BY Kavindya Chris Thomas
and Cassendra Doole
The issue pertaining to the matter of dual citizenship held by Parliamentarians, former and current, has attracted much public attention since it emerged in Parliament a fortnight ago. The matter that only concerned MP Geetha Kumarasinghe has now extended to other Parliamentarians and Provincial Councillors. And on a countless number of times Kumarasinghe has claimed that she is “clueless” about the technicalities of the issue. Thus, Ceylon Today made an in-depth inquiry into the pros and cons of this issue with the assistance of Peoples’ Action for Free and Fair Elections (PAFFREL).
The PAFFREL stance is that all Parliamentarians, policymakers, lawmakers and others involved in the legislative process should not choose to have dual citizenship while being in active politics or public service. Holding dual citizenship becomes of paramount importance when it comes to the issue of public trust, which can be seriously dented in relation to any individual holding dual citizenship while in active politics.
For example, as a policy maker, who holds dual citizenship, you are obliged to sign a special agreement between the alien country you are a citizen of and on behalf of the Sri Lankan Government too, being a Sri Lankan citizen. A dilemma arises as to which country you would favour in that context and it eventually lead to a severe loss of public faith in you. Without that fullest public trust how one can continue being a policymaker in one’s home country becomes an issue.
Executive Director of PAFFREL Rohana Hettiarachchi contends that one would opt to obtain dual citizenship when you prefer to migrate to a different country or when you have lost interest/ faith (the need, of course, differs from person to person) in one’s country of origin. But when you’re an active policymaker, you simply cannot enjoy the option of holding dual citizenship.
PAFFREL recently reported that it will be inquiring into the dual citizenship status of 225 Parliamentarians who are currently active.
“After consulting various sources and we have collected enough information, we will be asking the Department of Immigration and Emigration on Monday (15) what the legal position is on this issue. We also intend expanding the inquiry vis-à-vis all senior government officials and ministry secretary level officers. Basically, the inquiry will cover anyone who holds a decision-making position in the Government which would affect the country at any level.”
Ceylon Today also inquired into the necessity of expanding the dual citizenship inquiry further against the backdrop of MP Geetha Kumarasinghe’s Court case, which is currently to be decided by the Supreme Court, after it suspended the Appeal Court’s decision to disqualify her from sitting as an MP in Parliament.
“The interaction of a Government Parliamentarian, who holds dual citizenship, with another country, can be used in parallel in relation to the role of a senior government officer who has opted for dual citizenship. Holding citizenship of another country opens them up to foreign influence which could be negative and even disastrous for Sri Lanka. There’s no assurance as to which country he or she would support in such a context. Of course, there might be a handful of exceptions, who would stay loyal to their country of origin but that complete assurance will be missing.”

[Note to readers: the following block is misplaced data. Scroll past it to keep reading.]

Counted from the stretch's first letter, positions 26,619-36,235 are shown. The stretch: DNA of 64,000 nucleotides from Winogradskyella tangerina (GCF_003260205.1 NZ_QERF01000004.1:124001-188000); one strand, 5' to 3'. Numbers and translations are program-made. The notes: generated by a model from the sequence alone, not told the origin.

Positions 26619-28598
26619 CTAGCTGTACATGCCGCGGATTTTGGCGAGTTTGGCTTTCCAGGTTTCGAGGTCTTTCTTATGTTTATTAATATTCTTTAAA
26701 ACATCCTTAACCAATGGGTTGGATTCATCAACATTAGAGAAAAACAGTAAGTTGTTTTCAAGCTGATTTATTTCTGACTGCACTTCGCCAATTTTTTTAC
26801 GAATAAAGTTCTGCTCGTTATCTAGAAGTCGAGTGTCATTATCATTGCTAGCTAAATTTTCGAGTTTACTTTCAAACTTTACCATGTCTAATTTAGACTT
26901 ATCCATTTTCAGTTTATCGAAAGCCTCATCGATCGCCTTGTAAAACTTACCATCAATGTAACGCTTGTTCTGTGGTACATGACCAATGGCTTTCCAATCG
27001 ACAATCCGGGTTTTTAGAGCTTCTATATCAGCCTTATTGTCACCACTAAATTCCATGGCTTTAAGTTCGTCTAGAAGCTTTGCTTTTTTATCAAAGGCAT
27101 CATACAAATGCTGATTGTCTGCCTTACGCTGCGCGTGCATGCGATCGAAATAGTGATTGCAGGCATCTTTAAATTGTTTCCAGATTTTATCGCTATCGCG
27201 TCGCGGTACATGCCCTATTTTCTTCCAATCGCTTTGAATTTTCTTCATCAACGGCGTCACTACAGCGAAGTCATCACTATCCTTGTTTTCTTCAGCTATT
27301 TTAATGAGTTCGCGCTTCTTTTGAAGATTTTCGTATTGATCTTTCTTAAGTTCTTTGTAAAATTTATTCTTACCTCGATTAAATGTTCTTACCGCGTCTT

Hettiarachchi claims that Kumarasinghe’s case will be a turning point, forcing the legislative body to make several clear-cut changes in the law. The existing law, under the 19th Amendment to the Constitution, is clear in the application of dual citizenship status in relation to existing Parliamentarians, but the changes should bring about the extension of the said law to apply to senior government officers too. Hettiarachchi also noted that a wider legal definition of dual citizenship will be required in the immediate future.
“As mentioned before, any citizen can obtain citizenship of another country while holding Sri Lankan citizenship but the dilemma arises when that individual is an active member of the country’s Parliament or an otherwise active legislative member. The conflict of interest mentioned earlier requires the Supreme Court to provide a comprehensive clarification and definition of all that dual citizenship entails.”
Recalling previous experiences Sri Lanka has had with government officers, who have held dual citizenship, losing the public trust – meaning the former Central Bank Governor Arjuna Mahendran’s case – PAFFREL claims that this is the best opportunity we have received to iron out this matter.
“Singapore law permits that if any citizen decides to obtain citizenship of another country it will automatically result in that person forfeiting Singaporean citizenship. This forces the citizen into making the choice of citizenship of either of the two countries. I believe that a similar model should be adopted in Sri Lanka as well,” Hettiarachchi opined.
We asked whether Kumarasinghe’s issue could have been politically motivated in the guise of a few civilians filing a case against her in the Court of Appeal.
“We looked into the matter initially and we could not come to a proper conclusion on the matter. But regardless of that it has now become a clear-cut case that requires the Judiciary’s intervention to provide a proper resolution to the matter and extend it from there on. None of us is targeting Ms. Kumarasinghe personally but it is good that the matter was brought up at this point in time.
Now we have the opportunity to inquire into the matter. Prior to the 19th Amendment to the Constitution being introduced, the matter of politicians holding dual citizenship was an ignored subject – it was never discussed. But since the law is there it’s now clear what should be done.”